The British wife of French conservative presidential candidate François Fillon has been charged in an inquiry into whether she was paid hundreds of thousands of euros for a fictitious job as his parliamentary assistant.
In the latest blow to her husband's faltering presidential bid, judicial sources said Penelope Fillon, 61, had been placed under formal investigation - the equivalent of being charged in the UK - for complicity and concealment in misappropriating public funds, concealed misuse of funds and concealed aggravated fraud.
Welsh-born Mrs Fillon and two of her children were paid for jobs as parliamentary assistants at a cost to taxpayers of about €800,000 (£700,000) over 20 years. Between May 2012 and December 2013, Mrs Fillon was also paid about €100,000 by a literary magazine owned by one of her husband’s friends.
Investigators suspect that she was paid to do nothing both in parliament and at the literary review. She previously told the Telegraph: "I have never been his assistant."
Mr Fillon, 63, was charged earlier this month for misappropriating public funds and misuse of funds. His former successor as MP, Marc Joulaud, has also been charged on the same counts.
Last week, the national financial prosecution service said that it had widened the investigation to include allegations of aggravated fraud and falsified documents. The documents were filed with the National Assembly.
After quizzing Mrs Fillon on Tuesday evening for "several hours", according to a judicial source, judges chose to add the serious charge of "concealed aggravated fraud" but not forgery.
When quizzed by judicial police, Mrs Fillon is said to have insisted she had prepared her husband's notes, wrote his memos and represented him at cultural events, as well as "opening mail" at the couple's home, a 12th century manor house in the Sarthe. Mr Fillon insisted she carried out "simple but essential tasks".
Judges reportedly want to know whether a note in which Mrs Fillon declares having a monthly job at the magazine, accounting for 14 hours along with her assistant post, was deliberately minimised to avoid breaking parliamentary rules on working hours.
The charges are the latest setback for Mr Fillon, whose campaign has been hit by a succession of corruption allegations since he won the Republicans’ primary election in November.
Once the frontrunner, the former prime minister has dropped to third place in polls for the first round of the election on April 23. In latest Ispsos Sopra Steria survey, he has 18 per cent of support from voters.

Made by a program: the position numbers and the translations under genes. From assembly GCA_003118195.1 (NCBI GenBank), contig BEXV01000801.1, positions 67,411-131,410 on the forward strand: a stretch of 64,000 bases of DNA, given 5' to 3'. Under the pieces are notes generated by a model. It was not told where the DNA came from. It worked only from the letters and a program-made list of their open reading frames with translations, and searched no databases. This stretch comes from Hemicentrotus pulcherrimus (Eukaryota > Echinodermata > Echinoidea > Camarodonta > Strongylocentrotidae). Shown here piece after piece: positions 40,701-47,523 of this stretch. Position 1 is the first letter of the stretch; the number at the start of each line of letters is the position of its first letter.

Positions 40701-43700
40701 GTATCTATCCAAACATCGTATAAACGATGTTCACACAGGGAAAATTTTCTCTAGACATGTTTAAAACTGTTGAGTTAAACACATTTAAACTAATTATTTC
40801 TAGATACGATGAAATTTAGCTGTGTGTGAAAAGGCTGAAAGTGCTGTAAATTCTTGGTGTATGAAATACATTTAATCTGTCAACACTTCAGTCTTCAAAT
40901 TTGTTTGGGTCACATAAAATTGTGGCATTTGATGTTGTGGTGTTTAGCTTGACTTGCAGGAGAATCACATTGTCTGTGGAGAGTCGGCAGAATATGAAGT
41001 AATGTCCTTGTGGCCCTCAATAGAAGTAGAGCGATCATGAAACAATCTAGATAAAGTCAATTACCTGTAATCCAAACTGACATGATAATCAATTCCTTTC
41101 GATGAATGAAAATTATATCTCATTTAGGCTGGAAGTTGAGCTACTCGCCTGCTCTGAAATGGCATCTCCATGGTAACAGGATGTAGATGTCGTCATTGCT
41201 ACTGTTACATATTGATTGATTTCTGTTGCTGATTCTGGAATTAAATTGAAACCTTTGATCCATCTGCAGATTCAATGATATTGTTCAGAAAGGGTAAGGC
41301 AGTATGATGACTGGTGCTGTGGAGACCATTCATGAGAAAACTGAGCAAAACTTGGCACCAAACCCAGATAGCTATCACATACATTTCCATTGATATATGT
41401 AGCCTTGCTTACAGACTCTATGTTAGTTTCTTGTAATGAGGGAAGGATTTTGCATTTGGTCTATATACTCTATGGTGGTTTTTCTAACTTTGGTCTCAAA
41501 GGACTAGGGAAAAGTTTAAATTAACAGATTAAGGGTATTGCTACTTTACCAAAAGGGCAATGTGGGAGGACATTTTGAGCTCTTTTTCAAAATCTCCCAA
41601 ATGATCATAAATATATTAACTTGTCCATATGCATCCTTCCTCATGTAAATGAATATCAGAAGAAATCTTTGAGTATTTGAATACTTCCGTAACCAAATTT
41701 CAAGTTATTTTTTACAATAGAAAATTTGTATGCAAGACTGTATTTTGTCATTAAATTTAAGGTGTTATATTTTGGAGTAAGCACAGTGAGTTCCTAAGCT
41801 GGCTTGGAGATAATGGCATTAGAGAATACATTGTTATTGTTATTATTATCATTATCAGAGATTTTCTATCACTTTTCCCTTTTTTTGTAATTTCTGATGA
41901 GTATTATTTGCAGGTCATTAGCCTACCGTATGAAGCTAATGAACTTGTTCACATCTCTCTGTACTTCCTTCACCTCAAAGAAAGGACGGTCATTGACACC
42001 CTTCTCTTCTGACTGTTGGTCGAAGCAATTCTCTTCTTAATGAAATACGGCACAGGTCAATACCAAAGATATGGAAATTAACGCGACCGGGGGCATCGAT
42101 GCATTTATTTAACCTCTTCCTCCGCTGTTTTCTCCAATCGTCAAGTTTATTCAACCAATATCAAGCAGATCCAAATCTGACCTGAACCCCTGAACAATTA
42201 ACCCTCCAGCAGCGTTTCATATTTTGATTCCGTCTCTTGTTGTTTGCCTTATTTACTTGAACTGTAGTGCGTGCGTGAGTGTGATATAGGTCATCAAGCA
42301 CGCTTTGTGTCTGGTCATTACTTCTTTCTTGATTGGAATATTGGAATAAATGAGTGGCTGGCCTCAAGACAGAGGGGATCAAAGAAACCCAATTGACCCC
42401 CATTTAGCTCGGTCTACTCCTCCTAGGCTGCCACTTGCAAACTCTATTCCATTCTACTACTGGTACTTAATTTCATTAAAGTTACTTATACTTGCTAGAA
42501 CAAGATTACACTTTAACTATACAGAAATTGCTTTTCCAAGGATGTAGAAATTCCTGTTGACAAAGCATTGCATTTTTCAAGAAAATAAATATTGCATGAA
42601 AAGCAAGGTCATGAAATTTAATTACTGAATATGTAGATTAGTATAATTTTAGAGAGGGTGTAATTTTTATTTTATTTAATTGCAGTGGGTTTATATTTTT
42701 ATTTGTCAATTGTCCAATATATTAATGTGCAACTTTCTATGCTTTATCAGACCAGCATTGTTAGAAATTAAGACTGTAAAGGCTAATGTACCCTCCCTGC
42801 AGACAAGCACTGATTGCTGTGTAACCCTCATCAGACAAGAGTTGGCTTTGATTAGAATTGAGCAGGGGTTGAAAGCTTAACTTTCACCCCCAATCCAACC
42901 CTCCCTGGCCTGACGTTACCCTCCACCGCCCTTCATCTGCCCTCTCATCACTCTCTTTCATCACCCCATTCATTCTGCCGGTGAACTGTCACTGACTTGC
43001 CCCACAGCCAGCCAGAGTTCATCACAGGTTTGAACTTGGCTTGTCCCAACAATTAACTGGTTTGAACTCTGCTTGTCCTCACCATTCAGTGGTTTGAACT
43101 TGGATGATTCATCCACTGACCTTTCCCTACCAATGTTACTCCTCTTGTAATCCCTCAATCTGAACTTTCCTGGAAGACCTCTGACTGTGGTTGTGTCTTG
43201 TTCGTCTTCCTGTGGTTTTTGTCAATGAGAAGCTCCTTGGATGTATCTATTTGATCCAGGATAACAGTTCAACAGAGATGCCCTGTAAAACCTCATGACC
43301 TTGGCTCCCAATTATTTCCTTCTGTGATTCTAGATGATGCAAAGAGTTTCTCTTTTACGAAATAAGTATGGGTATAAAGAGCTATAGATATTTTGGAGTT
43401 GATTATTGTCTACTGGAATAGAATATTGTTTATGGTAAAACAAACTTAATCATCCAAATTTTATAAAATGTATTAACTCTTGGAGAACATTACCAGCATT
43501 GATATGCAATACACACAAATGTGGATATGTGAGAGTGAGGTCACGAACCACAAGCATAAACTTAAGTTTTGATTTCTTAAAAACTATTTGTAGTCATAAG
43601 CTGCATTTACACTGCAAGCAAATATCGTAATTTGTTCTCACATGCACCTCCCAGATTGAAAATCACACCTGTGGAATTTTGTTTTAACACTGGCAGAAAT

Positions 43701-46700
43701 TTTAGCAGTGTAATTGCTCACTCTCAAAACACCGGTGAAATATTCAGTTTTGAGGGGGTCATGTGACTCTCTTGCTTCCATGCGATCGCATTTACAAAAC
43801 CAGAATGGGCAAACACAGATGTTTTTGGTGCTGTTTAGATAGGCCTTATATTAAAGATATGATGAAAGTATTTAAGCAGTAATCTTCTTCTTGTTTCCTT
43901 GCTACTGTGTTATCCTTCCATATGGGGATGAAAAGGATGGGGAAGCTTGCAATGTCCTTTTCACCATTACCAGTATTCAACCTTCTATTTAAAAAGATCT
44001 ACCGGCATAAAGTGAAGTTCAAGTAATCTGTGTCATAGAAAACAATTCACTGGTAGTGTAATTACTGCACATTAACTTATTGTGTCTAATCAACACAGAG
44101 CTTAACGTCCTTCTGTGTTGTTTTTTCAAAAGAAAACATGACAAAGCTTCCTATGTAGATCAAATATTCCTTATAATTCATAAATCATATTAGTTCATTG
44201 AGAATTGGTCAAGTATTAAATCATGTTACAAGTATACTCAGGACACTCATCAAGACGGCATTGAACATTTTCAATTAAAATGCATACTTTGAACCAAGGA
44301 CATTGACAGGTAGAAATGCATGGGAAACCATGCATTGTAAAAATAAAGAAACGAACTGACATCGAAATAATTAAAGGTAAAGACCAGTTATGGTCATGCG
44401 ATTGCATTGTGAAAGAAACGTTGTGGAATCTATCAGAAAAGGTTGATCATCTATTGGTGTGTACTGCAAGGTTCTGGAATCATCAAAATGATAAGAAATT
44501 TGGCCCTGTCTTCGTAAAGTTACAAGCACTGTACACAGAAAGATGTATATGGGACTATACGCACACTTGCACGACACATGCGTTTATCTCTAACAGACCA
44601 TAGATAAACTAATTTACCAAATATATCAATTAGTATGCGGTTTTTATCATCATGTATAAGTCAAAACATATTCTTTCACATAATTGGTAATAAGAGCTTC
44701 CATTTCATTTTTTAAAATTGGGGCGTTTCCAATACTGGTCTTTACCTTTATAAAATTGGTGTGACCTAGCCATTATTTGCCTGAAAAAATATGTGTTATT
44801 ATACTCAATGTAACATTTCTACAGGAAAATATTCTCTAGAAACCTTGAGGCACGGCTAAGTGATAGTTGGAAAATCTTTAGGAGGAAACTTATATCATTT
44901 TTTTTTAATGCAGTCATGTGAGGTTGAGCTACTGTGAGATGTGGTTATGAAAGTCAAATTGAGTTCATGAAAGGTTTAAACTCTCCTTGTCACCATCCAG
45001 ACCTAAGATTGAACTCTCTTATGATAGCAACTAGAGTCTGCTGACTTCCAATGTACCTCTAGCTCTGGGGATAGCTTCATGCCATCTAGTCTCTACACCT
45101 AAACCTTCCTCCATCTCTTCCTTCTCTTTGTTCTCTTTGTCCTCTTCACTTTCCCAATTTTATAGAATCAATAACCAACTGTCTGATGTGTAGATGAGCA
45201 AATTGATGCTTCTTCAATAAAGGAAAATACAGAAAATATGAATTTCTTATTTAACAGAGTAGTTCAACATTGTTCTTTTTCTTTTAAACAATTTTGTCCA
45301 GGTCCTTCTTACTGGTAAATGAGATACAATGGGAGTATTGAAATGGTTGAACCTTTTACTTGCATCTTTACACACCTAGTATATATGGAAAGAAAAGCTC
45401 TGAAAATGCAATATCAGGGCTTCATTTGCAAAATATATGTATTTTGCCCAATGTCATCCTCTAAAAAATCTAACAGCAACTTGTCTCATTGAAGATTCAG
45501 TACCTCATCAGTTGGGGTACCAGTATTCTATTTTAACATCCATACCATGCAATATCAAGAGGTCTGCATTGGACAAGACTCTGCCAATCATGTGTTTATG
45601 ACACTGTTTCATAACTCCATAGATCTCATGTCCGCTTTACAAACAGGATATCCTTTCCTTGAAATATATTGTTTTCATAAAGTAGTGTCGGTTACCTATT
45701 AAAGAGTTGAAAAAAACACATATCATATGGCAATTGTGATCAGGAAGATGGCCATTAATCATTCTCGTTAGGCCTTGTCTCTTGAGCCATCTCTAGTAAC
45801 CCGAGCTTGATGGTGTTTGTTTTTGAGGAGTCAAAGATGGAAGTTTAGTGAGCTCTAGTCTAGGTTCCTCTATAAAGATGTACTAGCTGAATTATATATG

Marine Le Pen, the National Front leader, is on 25 per cent, just one point ahead of Emmanuel Macron, the 39-year-old centrist, who is expected to beat her in the run-off with 62 per cent, compared to her 38 points.
In recent days, Mr Fillon has denounced what he called a "plot" to kill off his presidential chances. He even accused François Hollande of running a "black office" of dirty tricks against him, a claim the Socialist president denies.
Mr Fillon's efforts to shake off sleaze allegations were thwarted over the weekend by news that he accepted watches worth more than €27,000 from businessmen while serving as prime minister and MP.
He confirmed that he had received a Swiss Scuderia Ventidue watch from Pablo Victor Dana, a Swiss-Italian financier, in 2009. At the time, he was prime minister in President Nicolas Sarkozy’s administration. He also accepted a watch from the Swiss watch brand Rebellion in 2013 when he was an MP for Paris.
The revelations came after Mr Fillon acknowledged that he had accepted three bespoke suits costing €13,000 from Robert Bourgi, a French lawyer, in February. Mr Fillon said last week that he had made a mistake and had given back the suits.
Adding to the turmoil, he is also reported to have accepted €45,000 to help Fouad Makhzoumi, a Lebanese billionaire, to meet influential public figures, including Russian president Vladimir Putin.
In the 1990s, Mr Makhzoumi was involved in a weapons deal with Britain that led to the resignation of Jonathan Aitken, the defence procurement minister, who was later jailed for perjury.
Mrs Fillon's lawyer, Pierre Cornut-Gentille, said last week: "Since Penelope Fillon's past activities on behalf of her husband were real, all the documents pertaining to this work are also unquestionably genuine."
If Mr Fillon clinches the French presidency, he can claim immunity from prosecution. His wife, however, cannot, which raises the prospect of the country's first British First Lady standing trial during her husband's five-year term - an event that observers say would make his position untenable.